Poor Clares: Experts at Being ‘In Place’
By Amanda Hudson, News Editor
April 16, 2020
The Poor Clare Collettine nuns in Rockford have experienced two big changes during the COVID-19 pandemic.
“As far as lifestyle, day-to-day, there’s no impact,” says Mother Maria Dominica Stein, PCC. 
But the sisters do feel the difference of their now-closed and empty chapel, and are dedicating “greater prayer for those suffering from disease and their families — that is a very big impact on us,” she says.
The sisters are “focused on those suffering and also for those people who can no longer be at Mass,” Mother Dominica says. “Our hearts are very heavy that they are deprived of that. We are taking them with us to prayer ... we are very sensitive to that. Our Lord certainly would be rewarding them with the same graces” as if they were attending Mass, she adds.
“In our hearts we remember those who regularly come for Mass and for Benediction,” she says. “We hold them out there (in the pews) and keep them in mind as we pray.
“We, every day in community together, are thinking of everyone else and sharing in that misery as much as we can (and pray) also that they will be able to see the grace they can obtain in this trial, and make good use of that time, (to) draw them closer to God and to their family. It can be a real renewal for them. We are certainly praying for that.”
Calls and letters with prayer requests — especially for loved ones suffering from illness — have increased, she says. 
“Even without the letters,” she adds, “we certainly do pray for everyone.”
Plan a schedule
As women who have taken vows of enclosure — leaving the monastery only for an essential reason — the nuns live each day in a way much of the rest of the world is now experiencing.
They also keep busy, Mother Dominica says, with their regular schedule of eight hours of prayer, plus work and a bit of recreation.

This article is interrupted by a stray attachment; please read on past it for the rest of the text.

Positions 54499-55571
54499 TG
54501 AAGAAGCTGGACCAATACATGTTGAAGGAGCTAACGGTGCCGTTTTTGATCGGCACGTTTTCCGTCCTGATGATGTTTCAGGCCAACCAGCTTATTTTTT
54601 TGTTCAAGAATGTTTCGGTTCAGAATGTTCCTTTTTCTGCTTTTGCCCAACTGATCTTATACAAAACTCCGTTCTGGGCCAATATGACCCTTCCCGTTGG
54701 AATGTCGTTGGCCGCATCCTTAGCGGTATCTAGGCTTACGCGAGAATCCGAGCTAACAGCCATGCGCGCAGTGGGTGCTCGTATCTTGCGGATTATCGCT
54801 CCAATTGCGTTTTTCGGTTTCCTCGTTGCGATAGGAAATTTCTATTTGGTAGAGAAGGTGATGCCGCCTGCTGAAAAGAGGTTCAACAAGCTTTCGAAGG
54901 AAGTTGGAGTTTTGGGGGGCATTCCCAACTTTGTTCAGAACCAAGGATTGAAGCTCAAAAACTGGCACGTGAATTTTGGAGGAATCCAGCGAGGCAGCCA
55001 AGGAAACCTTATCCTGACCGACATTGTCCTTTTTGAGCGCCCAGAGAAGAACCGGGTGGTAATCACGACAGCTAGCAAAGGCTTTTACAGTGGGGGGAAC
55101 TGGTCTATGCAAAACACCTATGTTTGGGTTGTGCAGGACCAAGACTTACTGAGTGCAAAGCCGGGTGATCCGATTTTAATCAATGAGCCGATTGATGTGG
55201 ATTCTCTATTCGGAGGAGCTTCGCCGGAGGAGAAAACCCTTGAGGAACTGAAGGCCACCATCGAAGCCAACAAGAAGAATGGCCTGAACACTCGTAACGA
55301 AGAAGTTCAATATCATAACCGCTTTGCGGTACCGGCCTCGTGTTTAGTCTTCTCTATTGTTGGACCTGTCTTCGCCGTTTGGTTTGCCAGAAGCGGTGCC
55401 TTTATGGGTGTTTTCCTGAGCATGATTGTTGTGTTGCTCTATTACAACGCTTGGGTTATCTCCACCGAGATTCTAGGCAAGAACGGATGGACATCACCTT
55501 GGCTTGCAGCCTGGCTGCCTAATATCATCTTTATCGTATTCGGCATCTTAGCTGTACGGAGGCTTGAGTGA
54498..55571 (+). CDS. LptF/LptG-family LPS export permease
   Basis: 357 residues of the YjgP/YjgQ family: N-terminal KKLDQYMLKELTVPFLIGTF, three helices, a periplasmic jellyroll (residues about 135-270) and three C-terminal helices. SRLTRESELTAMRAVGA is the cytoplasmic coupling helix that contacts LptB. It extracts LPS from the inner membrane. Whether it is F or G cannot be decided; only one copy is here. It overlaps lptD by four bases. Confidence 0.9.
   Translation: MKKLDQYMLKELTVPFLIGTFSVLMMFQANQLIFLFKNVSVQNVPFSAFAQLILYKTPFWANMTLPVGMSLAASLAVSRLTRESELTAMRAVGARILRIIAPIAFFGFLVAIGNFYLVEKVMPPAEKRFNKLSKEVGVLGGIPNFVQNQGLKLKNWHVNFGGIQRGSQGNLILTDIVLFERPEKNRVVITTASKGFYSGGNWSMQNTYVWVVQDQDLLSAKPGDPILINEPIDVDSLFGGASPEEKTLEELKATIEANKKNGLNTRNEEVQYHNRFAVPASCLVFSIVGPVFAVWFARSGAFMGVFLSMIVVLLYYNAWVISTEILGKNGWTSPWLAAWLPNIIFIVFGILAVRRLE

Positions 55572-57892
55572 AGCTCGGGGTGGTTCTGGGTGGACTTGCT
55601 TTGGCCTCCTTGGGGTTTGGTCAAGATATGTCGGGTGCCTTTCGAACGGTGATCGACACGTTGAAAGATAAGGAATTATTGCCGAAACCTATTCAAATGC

In fact, planning and keeping a schedule is her first suggestion for all who are new to staying at home, day in and day out.
Have set times for meals, she says, and for some kind of work. See this as an opportunity to catch up on something you weren’t able to do before for lack of time. Also get eight hours of sleep, and take some time to exercise, she adds.
Ease in
Novices are eased into the Poor Clares’ routine. 
“With young ones, we gradually introduce more prayers over time,” she says, noting that “families can do that with themselves.”
The novices, of course, miss their families, Mother Dominica says, and “different ones in their own way have to struggle through” other personal losses. She mentions one sister who had been a teacher and had a sense of loss when she heard school buses driving by the monastery. 
The monastery’s “full schedule” helps the new sisters adjust, but if they become “overburdened with the schedule, we give them time to rest more and be by themselves more,” she says. 
“We are attentive to the needs of each one and go accordingly. It is one thing to desire (this life); and another to come and live it. It is a change for them,” she says.
Pray and study
The rosary is consoling to most of the novices and something familiar. 
“We pray the rosary together every morning after Mass,” she says. 
Some Catholics who are not ready to pray an entire rosary can take advantage of a devotion requiring just seven Hail Mary’s, the Seven Sorrows (right, see The Observer, March 23, 2018, pages 7-8) or another devotion of three Hail Mary’s (see https://aleteia.org/2017/08/14/the-beautiful-devotion-of-the-three-hail-marys/).
She recommends studying the Catechism of the Catholic Church, or even the Baltimore Catechism. Reading that older catechism again as adults might allow some to “get more out of it.”